Thursday, February 9, 2023

Science journalist lectures about global health issues

September 10, 2001

Widely known and well-respected science journalist, Laurie Garrett will be on campus Tuesday to present a lecture, “Critical Issues in Global Health Care.” The free lecture will be held at 4:30 p.m. in the Pasant Theatre at the Wharton Center.

Garrett is the only writer to win each of the three big P’s of journalism; the Peabody, the Pulitzer and the Polk, which she has won twice.

Before taking her current position as science writer at Newsday in 1988, Garrett reported on science issues for National Public Radio and through freelance ventures in Africa and Europe for several wire services, including Reuters and Associated Press.

Linda Chadderdon, spokeswoman for the College of Veterinary Medicine, said the college is excited to host such an influential person.

“Laurie Garrett is clearly a very distinguished writer with knowledge of issues of importance,” she said. “She will have a timely talk of emerging infectious diseases and along with that, she demonstrates the importance of good writing.”

Garrett’s lecture will be one in a series established to recognize Dr. Samuel Pollock, a veterinarian and well-recognized alumnus of the College of Veterinary Medicine. The series is being sponsored by the Jacqua Foundation, for which Pollock served as a trustee.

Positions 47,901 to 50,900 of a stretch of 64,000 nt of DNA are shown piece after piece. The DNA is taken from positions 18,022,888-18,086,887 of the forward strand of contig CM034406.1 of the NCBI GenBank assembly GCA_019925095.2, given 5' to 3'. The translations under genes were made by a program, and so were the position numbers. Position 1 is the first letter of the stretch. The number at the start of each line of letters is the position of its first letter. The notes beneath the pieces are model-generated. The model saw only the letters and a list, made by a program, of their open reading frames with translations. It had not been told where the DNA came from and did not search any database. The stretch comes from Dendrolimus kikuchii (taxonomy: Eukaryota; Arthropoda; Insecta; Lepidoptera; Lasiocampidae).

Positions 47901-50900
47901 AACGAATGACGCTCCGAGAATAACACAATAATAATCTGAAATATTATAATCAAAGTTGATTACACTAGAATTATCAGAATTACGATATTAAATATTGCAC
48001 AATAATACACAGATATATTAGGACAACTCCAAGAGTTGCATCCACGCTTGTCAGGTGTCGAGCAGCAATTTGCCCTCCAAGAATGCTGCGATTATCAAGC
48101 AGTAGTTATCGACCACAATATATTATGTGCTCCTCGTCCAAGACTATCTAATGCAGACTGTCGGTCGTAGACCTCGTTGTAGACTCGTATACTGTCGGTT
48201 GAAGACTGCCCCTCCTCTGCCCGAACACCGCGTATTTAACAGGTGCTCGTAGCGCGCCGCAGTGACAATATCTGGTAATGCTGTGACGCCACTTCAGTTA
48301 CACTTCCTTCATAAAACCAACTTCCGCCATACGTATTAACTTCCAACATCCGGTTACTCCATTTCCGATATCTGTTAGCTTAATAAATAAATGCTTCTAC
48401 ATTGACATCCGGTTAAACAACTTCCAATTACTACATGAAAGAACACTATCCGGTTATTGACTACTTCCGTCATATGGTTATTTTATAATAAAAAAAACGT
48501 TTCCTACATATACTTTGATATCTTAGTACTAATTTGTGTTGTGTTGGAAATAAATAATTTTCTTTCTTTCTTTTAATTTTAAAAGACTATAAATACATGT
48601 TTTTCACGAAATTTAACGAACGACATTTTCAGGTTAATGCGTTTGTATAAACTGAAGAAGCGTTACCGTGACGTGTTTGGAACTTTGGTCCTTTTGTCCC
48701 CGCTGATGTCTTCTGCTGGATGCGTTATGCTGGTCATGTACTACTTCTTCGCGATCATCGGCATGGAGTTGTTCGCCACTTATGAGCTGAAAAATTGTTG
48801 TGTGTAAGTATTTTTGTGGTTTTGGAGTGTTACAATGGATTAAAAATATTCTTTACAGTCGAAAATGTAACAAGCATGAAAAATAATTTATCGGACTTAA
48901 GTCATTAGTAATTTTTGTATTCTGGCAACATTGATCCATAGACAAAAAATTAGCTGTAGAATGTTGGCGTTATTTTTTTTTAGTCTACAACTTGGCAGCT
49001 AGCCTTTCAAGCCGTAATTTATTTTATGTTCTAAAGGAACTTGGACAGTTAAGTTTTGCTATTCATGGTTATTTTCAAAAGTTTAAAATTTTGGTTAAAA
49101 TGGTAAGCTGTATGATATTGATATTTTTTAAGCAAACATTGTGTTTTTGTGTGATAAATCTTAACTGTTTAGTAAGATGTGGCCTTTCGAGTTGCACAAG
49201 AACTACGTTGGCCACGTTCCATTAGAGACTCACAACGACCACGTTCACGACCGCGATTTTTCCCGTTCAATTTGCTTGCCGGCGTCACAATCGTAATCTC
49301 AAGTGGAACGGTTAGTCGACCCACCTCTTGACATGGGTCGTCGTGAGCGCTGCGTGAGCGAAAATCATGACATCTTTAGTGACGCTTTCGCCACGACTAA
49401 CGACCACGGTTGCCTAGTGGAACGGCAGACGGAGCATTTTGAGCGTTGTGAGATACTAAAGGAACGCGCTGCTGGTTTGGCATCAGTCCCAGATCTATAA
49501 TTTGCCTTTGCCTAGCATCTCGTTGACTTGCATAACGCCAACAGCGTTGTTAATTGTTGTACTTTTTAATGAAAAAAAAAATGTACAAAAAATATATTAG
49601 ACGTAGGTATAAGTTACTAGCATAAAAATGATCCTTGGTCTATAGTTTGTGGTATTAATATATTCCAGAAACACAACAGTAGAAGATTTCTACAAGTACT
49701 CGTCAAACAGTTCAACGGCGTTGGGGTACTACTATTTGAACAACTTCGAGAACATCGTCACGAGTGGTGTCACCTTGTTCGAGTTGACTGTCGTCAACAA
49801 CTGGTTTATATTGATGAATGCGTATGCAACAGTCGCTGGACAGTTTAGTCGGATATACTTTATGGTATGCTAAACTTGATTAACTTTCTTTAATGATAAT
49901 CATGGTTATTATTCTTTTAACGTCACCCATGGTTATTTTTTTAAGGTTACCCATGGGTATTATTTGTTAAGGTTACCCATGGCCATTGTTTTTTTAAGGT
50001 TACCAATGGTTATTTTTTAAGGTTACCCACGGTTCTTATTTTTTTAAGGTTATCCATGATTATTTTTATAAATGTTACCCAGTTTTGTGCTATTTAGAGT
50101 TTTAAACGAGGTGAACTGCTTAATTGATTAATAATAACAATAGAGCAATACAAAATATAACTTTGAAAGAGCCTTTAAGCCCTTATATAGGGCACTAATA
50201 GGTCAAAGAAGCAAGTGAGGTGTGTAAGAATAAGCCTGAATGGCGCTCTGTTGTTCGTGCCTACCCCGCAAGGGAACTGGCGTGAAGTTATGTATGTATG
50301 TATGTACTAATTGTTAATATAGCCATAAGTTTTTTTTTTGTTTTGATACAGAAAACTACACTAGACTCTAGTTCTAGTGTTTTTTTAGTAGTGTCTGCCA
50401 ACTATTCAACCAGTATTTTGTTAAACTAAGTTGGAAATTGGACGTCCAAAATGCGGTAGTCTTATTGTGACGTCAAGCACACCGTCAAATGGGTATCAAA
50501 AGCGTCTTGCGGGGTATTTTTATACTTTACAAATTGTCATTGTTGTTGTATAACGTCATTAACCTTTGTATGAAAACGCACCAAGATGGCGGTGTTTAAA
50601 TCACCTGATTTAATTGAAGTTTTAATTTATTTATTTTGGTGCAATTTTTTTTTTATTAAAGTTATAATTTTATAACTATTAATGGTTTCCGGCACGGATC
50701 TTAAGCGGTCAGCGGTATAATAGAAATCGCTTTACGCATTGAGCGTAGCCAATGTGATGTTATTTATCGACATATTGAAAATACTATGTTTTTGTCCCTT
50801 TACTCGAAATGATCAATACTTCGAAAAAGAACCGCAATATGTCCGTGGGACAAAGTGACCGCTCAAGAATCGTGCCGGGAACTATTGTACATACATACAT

After Pollock’s death, the foundation decided to sponsor at least one lecture per year that would bring a well-known personality to the university. The foundation promotes science and the performing arts, both of which Pollock was actively involved in, Chadderdon said.

Garrett’s lecture will focus on health care issues throughout the world, a research project she focused on during the past decade.

She has written two books on the subject, the first being “The Coming Plague,” a piece about threats of new diseases. The book was noted as one of the best in 1994 by The New York Times Book Review.

The second book, “Betrayal of Trust: The Collapse of Global Public Health,” was awarded the George C. Polk Award for Best Book of 2000. The book shed light on health care in the United States, Russia, Africa and Western European countries.

In addition to writing her own books, she has contributed to several publications including the Los Angeles Times, Vanity Fair and Esquire. Both science and journalism scholars said they’re interested in going to Garrett’s lecture.

“I had heard about her coming and I was hoping to go and hear her speak,” journalism Professor Howard Bossen said


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